Seattle museum workers walk out over exhibition equating anti-Zionism and antisemitism

Macklemore’s “Hind’s Hall” a “success on a number of Billboard charts”

Workers at a Seattle museum walked out May 22 in protest against an exhibition that equated anti-Zionism and antisemitism and suggested that protesters on US campuses support Hamas. The workers’ action, in response to one of the great lies of the Israeli and Biden administrations and their apologists, is a significant step.

Approximately half the staff at the Wing Luke Museum (WLM), which focuses on the culture, art and history of Asian Americans, Native Hawaiians and Pacific Islanders, objected to language in the Confronting Hate Together exhibition.

One of the show’s panels, from the Jewish Historical Society, for example, asserted that “Today, antisemitism is often disguised as anti-Zionism.” The same panel also argued that on “university campuses, pro-Palestinian groups have voiced support for Hamas (which is classified as a terrorist organization by the U.S. government) and a Palestinian state stretching ‘from the river to the sea,’ a phrase defined by the erasure of Israel.”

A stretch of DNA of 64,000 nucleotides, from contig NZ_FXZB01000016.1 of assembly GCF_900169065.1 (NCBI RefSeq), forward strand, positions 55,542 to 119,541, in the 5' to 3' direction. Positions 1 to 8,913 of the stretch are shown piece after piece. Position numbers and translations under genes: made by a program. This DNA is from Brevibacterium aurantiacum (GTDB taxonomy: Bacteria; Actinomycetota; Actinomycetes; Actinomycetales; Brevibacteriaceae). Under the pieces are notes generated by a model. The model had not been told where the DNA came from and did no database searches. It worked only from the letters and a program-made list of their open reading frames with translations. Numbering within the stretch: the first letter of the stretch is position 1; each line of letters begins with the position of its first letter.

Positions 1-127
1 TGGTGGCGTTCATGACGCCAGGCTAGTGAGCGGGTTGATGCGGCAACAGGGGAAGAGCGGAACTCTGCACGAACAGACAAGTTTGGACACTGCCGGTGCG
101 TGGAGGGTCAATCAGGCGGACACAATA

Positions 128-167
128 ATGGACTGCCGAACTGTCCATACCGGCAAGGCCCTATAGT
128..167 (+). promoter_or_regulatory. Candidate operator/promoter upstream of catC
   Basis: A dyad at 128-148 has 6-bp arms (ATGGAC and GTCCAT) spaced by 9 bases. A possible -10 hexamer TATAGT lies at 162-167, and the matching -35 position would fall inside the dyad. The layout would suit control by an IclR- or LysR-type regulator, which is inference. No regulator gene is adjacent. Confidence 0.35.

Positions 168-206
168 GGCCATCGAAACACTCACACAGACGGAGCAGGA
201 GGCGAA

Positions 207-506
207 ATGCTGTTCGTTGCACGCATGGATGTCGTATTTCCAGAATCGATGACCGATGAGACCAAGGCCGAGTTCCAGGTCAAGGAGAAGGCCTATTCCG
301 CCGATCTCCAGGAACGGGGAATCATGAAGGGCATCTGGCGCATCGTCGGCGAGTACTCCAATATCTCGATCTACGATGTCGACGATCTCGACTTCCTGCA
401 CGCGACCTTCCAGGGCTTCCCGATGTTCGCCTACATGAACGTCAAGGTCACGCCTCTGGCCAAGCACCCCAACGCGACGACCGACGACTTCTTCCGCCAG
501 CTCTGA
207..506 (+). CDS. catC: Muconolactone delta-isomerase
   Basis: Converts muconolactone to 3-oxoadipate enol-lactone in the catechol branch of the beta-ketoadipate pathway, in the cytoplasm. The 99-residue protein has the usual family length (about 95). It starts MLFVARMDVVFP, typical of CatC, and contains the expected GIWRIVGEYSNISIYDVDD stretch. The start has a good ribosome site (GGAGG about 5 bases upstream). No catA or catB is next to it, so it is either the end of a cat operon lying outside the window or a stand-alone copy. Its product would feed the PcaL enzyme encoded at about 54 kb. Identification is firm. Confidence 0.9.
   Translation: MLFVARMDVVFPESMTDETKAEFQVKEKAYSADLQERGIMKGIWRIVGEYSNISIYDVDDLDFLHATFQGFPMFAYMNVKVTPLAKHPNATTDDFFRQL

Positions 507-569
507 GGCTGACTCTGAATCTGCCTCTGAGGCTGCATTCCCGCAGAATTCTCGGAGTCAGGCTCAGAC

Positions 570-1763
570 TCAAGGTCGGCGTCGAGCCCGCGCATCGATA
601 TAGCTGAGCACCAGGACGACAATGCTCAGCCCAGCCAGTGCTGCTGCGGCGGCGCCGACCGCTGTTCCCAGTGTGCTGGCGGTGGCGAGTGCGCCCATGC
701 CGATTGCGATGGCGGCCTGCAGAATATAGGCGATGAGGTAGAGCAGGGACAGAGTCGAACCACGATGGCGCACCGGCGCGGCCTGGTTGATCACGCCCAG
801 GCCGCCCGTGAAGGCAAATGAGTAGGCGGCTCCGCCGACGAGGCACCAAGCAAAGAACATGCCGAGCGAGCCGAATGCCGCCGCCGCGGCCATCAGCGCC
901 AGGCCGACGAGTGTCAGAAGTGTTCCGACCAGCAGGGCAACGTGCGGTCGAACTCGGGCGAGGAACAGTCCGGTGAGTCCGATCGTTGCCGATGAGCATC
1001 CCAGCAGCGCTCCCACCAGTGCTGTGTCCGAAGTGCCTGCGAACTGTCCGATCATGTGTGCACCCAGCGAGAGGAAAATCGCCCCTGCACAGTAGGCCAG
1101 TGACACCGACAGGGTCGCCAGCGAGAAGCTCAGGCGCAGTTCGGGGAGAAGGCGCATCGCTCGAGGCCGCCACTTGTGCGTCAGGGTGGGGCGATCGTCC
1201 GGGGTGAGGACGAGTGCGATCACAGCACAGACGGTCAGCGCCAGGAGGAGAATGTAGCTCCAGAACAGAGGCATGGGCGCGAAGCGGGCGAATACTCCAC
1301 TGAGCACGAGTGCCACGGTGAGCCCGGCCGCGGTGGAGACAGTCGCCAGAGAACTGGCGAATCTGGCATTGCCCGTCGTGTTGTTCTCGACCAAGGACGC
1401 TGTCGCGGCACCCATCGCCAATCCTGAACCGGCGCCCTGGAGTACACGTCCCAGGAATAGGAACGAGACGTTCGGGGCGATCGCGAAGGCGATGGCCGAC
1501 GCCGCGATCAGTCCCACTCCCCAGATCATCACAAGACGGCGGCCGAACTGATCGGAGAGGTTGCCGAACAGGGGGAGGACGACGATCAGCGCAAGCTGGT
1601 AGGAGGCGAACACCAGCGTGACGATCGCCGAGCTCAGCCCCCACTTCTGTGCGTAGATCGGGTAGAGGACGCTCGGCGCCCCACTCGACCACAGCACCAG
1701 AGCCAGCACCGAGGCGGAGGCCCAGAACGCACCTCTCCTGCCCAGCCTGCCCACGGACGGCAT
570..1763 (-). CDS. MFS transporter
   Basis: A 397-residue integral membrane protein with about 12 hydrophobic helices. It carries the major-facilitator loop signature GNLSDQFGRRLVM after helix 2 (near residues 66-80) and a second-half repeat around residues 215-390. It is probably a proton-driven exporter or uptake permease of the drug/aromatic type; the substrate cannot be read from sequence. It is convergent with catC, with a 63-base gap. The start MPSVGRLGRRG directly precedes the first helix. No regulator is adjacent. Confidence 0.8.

Wing Luke Museum original text and workers’ response

In a statement, the striking workers explain they walked out in response to the museum leadership’s “inability to meet our demands regarding the platforming of Zionist ideology” in the current exhibition.

They demand the removal of “any language in any WLM publication and question any partnerships that attempt to frame Palestinian liberation and anti-Zionism as antisemitism,” and insist on an acknowledgment by the museum of the “limited perspectives presented in this exhibition.” Missing perspectives, they add “include those of Palestinians, Arabs, and Muslim communities who are also experiencing an increased amount of violence, scapegoating, and demonization as Zionist forces continue the genocide in Palestine.”